James comes down squarely on the pragmatic idea that to believe in God does no harm and can certainly do some good. He can’t prove the existence and admits that. He calls this a pragmatic approach, maybe only because he can’t imagine goodness in men without the existence and threat of God.

    Now to dependant origination and the argument against essence.

    Speaking of a tree…
    ”its existence as a unitary object, as opposed to a collection of cells; etc, are all conventional. Removing its properties leaves no core bearer behind. Searching for the tree that is independent of and which is the bearer of its parts, we come up empty”

    “Dependent origination is a Buddhist technical term for the entirely conditional reality of phenomena. Reality is designated conditional in that not one aspect of it originates or exists independently of every other; everything is dependent on conditions. If everything is dependent on conditions, and an essence of something is just that which it has, or is, without dependence on conditions, it follows that nothing has, or is, an essence.”

    These bring me back to my grand canyon metaphor which I cited much earlier.

    And this refers to the “ illusion” we have been talking about.

    “On the other(hand), the actual practice of science is thoroughly permeated with causal talk: science is often glossed as the search for causes; and poor science or superstition is condemned because of its supposed failure to conform to a vaguely specified principle of causality. I have argued that we can have causes in the world of science in same way as we can retain the caloric. There is no caloric in the world; heat is not a material substance. However in many circumstances heat behaves just as if it were a material fluid and it can be very useful to think of heat this way.”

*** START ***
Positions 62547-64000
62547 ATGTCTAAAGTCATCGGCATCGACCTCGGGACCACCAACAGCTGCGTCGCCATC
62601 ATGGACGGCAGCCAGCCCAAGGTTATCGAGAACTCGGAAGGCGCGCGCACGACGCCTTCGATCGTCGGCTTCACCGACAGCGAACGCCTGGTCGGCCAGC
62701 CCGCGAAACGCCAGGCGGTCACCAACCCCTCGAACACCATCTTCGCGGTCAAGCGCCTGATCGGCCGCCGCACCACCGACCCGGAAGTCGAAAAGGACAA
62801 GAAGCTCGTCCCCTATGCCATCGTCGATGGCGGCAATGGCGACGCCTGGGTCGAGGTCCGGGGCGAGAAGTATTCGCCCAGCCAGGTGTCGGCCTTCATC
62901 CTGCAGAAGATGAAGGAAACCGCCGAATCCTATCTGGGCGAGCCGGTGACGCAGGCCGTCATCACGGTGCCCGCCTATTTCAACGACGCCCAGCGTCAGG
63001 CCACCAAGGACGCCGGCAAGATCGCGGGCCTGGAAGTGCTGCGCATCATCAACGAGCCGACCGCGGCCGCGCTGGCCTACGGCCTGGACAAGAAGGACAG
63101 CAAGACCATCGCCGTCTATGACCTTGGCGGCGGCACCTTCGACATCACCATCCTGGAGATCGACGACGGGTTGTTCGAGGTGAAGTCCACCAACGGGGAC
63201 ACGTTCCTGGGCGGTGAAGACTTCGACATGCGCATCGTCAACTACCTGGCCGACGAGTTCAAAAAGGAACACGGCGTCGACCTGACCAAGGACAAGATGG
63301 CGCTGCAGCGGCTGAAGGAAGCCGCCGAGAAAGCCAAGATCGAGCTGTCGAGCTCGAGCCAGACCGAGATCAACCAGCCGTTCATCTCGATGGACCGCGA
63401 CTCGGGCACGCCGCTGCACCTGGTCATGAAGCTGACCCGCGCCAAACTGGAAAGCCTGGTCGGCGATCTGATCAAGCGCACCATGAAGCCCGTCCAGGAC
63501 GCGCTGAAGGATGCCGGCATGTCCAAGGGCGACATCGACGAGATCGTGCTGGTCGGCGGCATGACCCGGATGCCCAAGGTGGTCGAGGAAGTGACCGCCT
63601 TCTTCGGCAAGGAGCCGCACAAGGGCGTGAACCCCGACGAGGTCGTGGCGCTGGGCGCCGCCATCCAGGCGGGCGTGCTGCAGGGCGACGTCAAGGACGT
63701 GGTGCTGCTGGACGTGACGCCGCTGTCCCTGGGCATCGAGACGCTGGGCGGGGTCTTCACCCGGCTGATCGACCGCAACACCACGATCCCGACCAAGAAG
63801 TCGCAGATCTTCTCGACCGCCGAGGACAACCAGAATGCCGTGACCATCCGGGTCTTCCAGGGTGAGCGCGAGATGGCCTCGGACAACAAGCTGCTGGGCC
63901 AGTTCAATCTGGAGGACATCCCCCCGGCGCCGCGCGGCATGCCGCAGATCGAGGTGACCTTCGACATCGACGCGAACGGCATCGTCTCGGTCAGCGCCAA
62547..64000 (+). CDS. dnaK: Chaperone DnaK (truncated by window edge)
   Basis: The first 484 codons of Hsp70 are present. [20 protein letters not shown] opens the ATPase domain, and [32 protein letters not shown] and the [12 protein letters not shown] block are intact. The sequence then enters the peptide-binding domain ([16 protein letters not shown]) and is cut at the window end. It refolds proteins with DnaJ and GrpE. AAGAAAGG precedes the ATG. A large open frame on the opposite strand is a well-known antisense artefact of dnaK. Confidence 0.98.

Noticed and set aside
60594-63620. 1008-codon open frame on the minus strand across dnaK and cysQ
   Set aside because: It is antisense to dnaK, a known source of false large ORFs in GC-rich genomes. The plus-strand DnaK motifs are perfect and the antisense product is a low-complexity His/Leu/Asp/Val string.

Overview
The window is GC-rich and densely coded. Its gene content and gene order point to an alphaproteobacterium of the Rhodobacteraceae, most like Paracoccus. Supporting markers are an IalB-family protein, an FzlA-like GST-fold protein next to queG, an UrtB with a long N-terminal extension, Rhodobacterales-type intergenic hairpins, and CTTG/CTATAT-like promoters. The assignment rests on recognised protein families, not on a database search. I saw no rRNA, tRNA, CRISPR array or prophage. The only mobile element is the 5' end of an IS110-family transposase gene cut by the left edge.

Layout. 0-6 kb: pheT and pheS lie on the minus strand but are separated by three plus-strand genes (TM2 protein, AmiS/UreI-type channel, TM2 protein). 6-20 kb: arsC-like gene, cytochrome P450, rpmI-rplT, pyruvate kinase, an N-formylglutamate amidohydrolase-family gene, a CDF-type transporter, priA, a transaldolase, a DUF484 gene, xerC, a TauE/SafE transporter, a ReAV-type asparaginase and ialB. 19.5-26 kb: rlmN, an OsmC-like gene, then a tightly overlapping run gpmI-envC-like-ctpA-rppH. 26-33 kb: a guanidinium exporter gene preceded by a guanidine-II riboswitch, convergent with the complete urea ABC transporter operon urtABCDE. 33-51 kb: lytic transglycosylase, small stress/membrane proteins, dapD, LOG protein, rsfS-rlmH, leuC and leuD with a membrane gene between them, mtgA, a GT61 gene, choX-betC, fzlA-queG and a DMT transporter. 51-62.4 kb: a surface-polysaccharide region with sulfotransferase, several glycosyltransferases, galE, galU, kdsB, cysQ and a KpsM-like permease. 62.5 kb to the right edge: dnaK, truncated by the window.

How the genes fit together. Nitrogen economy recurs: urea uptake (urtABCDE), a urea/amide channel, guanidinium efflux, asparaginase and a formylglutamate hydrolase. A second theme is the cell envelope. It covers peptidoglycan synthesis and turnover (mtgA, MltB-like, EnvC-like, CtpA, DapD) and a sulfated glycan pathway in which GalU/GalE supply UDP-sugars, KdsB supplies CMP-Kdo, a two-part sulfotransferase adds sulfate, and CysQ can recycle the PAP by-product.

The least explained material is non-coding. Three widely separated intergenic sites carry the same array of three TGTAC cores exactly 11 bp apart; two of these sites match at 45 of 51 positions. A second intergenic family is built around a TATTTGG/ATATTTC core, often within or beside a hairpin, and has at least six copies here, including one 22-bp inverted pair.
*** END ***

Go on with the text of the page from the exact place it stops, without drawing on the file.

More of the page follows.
I think the key in this paragraph is “vaguely specified principle”.

    It would seem that Wegner never really defines the illusion or if he does maybe you could point it out for me. Perhaps he is only saying “things just ain’t how they seem to be”, which I can certainly get behind.

  6. Hi Alice, causality is certainly a key “vaguely understood” concept. Scientists have convinced me that “induction” is a fallacy. Paul’s analysis of dependent arising is as good an alternative as I’ve found. If you’ve seen my comments on Paul’s blog you will have seen I also picked up on the “behaves as if” angle – followed by the idea of some causal agent, some “illusion” of teleology (purpose).

    Without some means of explaining “why” – science is pretty hollow – little more than emprical disproof of hypotheses.

    Actually I need to blog some new material – I’ve finished two books inspired by Paul – Magliola’s “Derrida on the Mend” (mind-blowing) and Garfield’s translation of Nagarjuna’s “Mulamadhyamakakarika”. The former involves a detailed analysis of the latter in part three and ends with a comparative “Christian” analysis of the same material in the fourth and final part.

    Tough stuff to read – has taken me months on and off – but it seems somehow “comprehensive”. I need to record some thoughts.

    Wegner’s final analysis is no more than you suggest – will is “real” but it’s not what it seems …

    “what it seems”
    “seems as if”

    … feel very closely related to me.